Re: XSL is difficult to...?

Subject: Re: XSL is difficult to...?
From: James Clark <jjc@xxxxxxxxxx>
Date: Wed, 28 Apr 1999 12:21:04 +0700
Don Park wrote:
> XSL is coming along nicely and I feel that it is time to re-examine the
> learnability and readability issues, which are often overlooked when
> functionality is the main focus.

The XSL WG spends huge amounts of time and effort trying to make the
language learnable and readable.  You may not like the way we've
designed things, but it's certainly not the case that we are overlooking
these issues.

> Here they are:
> 1. There are just too many names to remember.
> Seemingly, there are zillions of tag names, attribute names, and endless
> supply of function names to remember.  To worsen the situation, many of
> those names are similar in concept but different in effect (i.e. import vs.
> include).  Couldn't some of the tag names and function names be combined
> using attributes and function parameters as variations?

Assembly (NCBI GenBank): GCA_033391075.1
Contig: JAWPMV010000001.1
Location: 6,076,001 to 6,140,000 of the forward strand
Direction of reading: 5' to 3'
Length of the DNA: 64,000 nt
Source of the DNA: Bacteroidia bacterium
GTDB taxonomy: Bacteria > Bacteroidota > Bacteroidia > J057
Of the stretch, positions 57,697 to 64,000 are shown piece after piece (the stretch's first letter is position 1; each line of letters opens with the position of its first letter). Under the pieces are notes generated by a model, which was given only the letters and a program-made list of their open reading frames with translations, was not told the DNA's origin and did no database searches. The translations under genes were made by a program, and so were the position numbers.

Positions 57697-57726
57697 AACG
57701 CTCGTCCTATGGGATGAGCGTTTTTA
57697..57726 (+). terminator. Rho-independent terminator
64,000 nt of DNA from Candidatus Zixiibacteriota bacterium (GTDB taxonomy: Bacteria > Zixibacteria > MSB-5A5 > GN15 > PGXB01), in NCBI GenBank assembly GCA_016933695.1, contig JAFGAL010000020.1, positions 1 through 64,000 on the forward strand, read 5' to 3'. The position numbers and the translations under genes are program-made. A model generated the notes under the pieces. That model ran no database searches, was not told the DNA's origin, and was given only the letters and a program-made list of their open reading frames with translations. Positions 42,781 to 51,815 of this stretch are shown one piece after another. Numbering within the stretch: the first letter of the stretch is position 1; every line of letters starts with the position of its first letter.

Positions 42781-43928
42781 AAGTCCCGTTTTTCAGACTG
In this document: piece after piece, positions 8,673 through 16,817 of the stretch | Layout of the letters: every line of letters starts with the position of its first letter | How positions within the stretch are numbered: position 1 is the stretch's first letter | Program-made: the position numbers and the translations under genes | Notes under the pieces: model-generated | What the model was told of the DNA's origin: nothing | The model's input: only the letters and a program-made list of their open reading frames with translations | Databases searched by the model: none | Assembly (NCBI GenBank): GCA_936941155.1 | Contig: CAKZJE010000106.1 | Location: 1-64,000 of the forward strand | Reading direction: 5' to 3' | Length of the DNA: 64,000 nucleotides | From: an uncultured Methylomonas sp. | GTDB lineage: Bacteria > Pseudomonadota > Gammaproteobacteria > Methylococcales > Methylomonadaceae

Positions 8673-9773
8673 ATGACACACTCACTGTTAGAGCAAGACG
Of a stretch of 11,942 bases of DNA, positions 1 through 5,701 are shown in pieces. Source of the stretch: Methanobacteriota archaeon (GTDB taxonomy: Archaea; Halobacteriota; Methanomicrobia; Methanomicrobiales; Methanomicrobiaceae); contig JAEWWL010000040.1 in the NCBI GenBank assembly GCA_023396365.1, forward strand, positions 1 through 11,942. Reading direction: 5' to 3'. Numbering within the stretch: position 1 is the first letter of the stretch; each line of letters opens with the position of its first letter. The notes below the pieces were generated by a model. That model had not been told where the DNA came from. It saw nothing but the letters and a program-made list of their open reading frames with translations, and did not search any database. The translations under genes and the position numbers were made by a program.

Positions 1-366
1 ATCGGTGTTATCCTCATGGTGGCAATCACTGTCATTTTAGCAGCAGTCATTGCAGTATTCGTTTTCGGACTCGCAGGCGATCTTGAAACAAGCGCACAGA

At this stage, specific suggestions are necessary; general complaints
that the language is hard to read or learn or remember are not helpful.

> 2. Unfamiliar use of words.
> I am not used to seeing words like 'choose' and 'when' instead of 'switch'
> and 'case'.  I keep looking at one thing or another and constantly map the
> words into words I am familar with.  Maybe those words are familar to the
> authors of the spec but I can't help wishing for more familar words.

Firstly xsl:choose/xsl:when in XSLT does not work like switch/case in C
or Java; calling it switch/case when it does not work like switch/case
would be misleading. Secondly, remember that you are not typical of the
target audience for XSL; the primary target audience for XSL is not
programmers; things that may be familiar to you may not be familiar to
the XSL target audience.

> 3. Verbosity
> I feel that XSL is too verbose in terms of names (tags, attributes, and
> function names).  Basically, names are too long and hard to remember because
> they are composite words such as do-this or apply-something.  I tend to like
> short names even if it is not precise.  xsl:apply is clear enough for me
> without having to type the remaining '-templates'.

Do you actually have any hard evidence that short abbreviated names are
easier to remember? It can be equally argued that long, non-abbreviated
names are easier to remember and more readable.


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